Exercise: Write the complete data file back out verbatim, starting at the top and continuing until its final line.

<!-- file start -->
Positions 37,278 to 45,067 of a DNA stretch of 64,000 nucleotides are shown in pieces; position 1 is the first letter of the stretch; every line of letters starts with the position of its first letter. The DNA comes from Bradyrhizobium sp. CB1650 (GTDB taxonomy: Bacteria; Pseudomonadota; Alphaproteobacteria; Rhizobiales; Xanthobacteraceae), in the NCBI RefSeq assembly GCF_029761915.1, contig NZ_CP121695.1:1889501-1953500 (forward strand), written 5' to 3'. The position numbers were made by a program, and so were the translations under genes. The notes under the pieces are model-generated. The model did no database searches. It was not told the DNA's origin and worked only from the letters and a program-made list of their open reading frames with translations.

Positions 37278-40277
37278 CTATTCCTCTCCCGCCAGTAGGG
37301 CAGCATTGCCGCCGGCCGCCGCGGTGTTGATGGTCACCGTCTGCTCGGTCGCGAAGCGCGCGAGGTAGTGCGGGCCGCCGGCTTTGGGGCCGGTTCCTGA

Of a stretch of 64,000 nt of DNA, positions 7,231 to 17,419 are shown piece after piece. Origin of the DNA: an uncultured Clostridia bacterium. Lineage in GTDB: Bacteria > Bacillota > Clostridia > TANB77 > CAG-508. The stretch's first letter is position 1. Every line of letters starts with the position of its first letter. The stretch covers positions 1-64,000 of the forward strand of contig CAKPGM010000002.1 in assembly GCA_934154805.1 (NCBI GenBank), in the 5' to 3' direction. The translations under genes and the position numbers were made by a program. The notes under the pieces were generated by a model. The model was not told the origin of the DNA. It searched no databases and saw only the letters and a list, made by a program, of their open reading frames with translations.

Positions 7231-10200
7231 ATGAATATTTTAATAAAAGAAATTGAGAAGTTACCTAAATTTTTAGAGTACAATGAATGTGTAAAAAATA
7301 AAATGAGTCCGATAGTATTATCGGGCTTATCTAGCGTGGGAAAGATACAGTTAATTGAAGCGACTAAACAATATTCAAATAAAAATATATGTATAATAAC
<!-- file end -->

Positions 37,278 to 45,067 of a DNA stretch of 64,000 nucleotides are shown in pieces; position 1 is the first letter of the stretch; every line of letters starts with the position of its first letter. The DNA comes from Bradyrhizobium sp. CB1650 (GTDB taxonomy: Bacteria; Pseudomonadota; Alphaproteobacteria; Rhizobiales; Xanthobacteraceae), in the NCBI RefSeq assembly GCF_029761915.1, contig NZ_CP121695.1:1889501-1953500 (forward strand), written 5' to 3'. The position numbers were made by a program, and so were the translations under genes. The notes under the pieces are model-generated. The model did no database searches. It was not told the DNA's origin and worked only from the letters and a program-made list of their open reading frames with translations.

Positions 37278-40277
37278 CTATTCCTCTCCCGCCAGTAGGG
37301 CAGCATTGCCGCCGGCCGCCGCGGTGTTGATGGTCACCGTCTGCTCGGTCGCGAAGCGCGCGAGGTAGTGCGGGCCGCCGGCTTTGGGGCCGGTTCCTGA

Of a stretch of 64,000 nt of DNA, positions 7,231 to 17,419 are shown piece after piece. Origin of the DNA: an uncultured Clostridia bacterium. Lineage in GTDB: Bacteria > Bacillota > Clostridia > TANB77 > CAG-508. The stretch's first letter is position 1. Every line of letters starts with the position of its first letter. The stretch covers positions 1-64,000 of the forward strand of contig CAKPGM010000002.1 in assembly GCA_934154805.1 (NCBI GenBank), in the 5' to 3' direction. The translations under genes and the position numbers were made by a program. The notes under the pieces were generated by a model. The model was not told the origin of the DNA. It searched no databases and saw only the letters and a list, made by a program, of their open reading frames with translations.

Positions 7231-10200
7231 ATGAATATTTTAATAAAAGAAATTGAGAAGTTACCTAAATTTTTAGAGTACAATGAATGTGTAAAAAATA
7301 AAATGAGTCCGATAGTATTATCGGGCTTATCTAGCGTGGGAAAGATACAGTTAATTGAAGCGACTAAACAATATTCAAATAAAAATATATGTATAATAAC